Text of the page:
There must justice for all or there is justice for no one.

Sunday, December 11, 2011


Each time we look upon the poor, on the farm workers who harvest the coffee, the sugarcane, or the cotton, or the farmer who joins the caravan of workers looking to earn their savings for the year…remember there is the face of Christ.

The face of Christ is among the sacks and baskets of the farm worker; the face of Christ is among those who are tortured and mistreated in the prisons; the face of Christ is dying of hunger in the children who have nothing to eat; the face of Christ is in the poor who ask the church for their voices to be heard. How can the church deny this request when it is Christ who is telling us to speak for Him?

Oscar Romero, archbishop of San Salvador martyred in 1980.

I see that Newt is trying to wrap himself in the mantle of Saint Ronnie. Let's remember some of the costs of our war on communism. In El Salvador alone, more than seventy thousand people were killed from the late seventies until some kind of peace accord was reached in the early nineties. Over seventy thousand in a country with just over five million population. The victims included farmers, women, children, priests, nuns and an archbishop.

I’d love to get the chance to read this in the presence of our God fearing Republican candidates and ask them what they were doing to fulfill Romero’s words.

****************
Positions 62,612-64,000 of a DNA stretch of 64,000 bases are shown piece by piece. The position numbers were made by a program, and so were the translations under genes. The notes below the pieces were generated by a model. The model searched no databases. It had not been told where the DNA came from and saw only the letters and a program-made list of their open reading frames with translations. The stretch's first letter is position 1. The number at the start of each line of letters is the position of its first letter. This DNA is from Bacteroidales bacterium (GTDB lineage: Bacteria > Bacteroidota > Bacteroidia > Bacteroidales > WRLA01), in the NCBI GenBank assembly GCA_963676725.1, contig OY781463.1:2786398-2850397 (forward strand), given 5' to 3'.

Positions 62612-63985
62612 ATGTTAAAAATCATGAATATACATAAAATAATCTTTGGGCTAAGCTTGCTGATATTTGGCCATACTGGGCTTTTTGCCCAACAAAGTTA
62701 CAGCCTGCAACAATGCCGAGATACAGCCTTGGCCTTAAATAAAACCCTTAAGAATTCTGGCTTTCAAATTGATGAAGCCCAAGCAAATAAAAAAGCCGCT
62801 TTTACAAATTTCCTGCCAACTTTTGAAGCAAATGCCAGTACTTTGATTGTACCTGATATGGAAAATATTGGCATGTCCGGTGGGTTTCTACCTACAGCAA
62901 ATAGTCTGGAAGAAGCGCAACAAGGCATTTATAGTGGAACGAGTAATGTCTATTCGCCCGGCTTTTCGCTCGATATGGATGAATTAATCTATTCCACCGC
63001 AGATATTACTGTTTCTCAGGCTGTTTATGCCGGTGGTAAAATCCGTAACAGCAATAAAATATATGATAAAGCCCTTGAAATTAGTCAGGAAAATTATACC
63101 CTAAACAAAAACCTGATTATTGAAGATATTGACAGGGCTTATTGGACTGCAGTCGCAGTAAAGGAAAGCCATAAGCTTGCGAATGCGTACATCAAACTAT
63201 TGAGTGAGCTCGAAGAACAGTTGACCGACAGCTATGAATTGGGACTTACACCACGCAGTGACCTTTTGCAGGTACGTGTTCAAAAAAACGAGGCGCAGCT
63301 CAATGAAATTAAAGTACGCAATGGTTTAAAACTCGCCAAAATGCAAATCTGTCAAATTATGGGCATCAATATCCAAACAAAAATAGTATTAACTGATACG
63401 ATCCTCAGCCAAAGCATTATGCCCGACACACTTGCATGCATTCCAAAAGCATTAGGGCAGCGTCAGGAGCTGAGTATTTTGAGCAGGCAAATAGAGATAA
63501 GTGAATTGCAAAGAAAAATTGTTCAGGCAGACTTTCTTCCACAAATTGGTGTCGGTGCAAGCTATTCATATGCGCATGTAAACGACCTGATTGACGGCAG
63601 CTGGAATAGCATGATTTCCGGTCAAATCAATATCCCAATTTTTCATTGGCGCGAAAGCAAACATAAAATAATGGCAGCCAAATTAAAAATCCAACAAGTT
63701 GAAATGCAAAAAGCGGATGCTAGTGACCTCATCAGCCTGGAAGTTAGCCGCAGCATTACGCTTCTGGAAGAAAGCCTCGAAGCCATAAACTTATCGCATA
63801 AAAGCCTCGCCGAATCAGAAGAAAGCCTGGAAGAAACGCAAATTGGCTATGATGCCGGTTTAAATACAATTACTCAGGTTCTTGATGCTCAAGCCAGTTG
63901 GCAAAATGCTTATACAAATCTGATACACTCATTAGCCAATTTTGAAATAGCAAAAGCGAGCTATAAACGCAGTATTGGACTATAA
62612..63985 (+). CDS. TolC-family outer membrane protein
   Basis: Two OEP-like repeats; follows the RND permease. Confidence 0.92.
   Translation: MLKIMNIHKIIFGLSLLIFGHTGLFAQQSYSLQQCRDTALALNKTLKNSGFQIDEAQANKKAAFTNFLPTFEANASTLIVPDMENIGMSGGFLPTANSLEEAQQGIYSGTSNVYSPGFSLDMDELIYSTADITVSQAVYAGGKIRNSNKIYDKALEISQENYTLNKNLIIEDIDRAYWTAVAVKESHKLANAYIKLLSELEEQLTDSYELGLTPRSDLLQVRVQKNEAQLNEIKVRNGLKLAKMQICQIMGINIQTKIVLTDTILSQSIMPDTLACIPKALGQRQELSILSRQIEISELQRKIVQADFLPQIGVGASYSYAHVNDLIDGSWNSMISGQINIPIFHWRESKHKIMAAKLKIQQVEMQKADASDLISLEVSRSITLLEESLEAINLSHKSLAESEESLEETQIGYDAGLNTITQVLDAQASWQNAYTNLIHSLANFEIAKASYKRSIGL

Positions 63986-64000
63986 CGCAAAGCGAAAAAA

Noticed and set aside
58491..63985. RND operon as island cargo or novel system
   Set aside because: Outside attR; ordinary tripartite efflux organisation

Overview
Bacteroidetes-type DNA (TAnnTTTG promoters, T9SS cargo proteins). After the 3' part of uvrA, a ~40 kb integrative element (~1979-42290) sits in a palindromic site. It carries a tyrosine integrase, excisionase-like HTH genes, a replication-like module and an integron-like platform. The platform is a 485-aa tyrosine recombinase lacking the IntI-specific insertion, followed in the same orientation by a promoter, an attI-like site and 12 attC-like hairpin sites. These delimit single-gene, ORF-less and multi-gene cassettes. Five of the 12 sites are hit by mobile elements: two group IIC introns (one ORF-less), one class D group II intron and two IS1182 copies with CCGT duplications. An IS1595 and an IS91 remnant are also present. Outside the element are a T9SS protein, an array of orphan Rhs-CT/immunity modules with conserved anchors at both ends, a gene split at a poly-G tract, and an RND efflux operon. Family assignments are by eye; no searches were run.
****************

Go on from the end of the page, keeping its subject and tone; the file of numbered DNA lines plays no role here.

This is the third Sunday of Advent. As my reading leads me past the Quakers and into Liberation theology I find the Christmas ads painfully jarring.

Saturday, December 3, 2011


Thomas Merton was very vocal, in print, in his opposition to the Viet Nam War in the years before his death. As vocal as a monk under a vow of silence could be, anyway. He believed that ending the draft would reduce the temptation to get involved in more Viet Nams.

I wonder what he'd make of our all "volunteer" military. If we don't have enough personnel in uniform to do the job; we outsource it. Usually at a much higher cost than we'd pay if we had military personnel to do the jobs.

Reminds me of the paintings of the flagellants who crisscrossed Europe after the plague years in the fourteenth century. Back and forth, back and forth led by skeletal figures offering some sort of redemption.

What redemption will we find as our voluntary wars wind down? We can be free or we can be safe. Sometimes both, but never for very long.

Thursday, December 1, 2011


Our Advent wreath.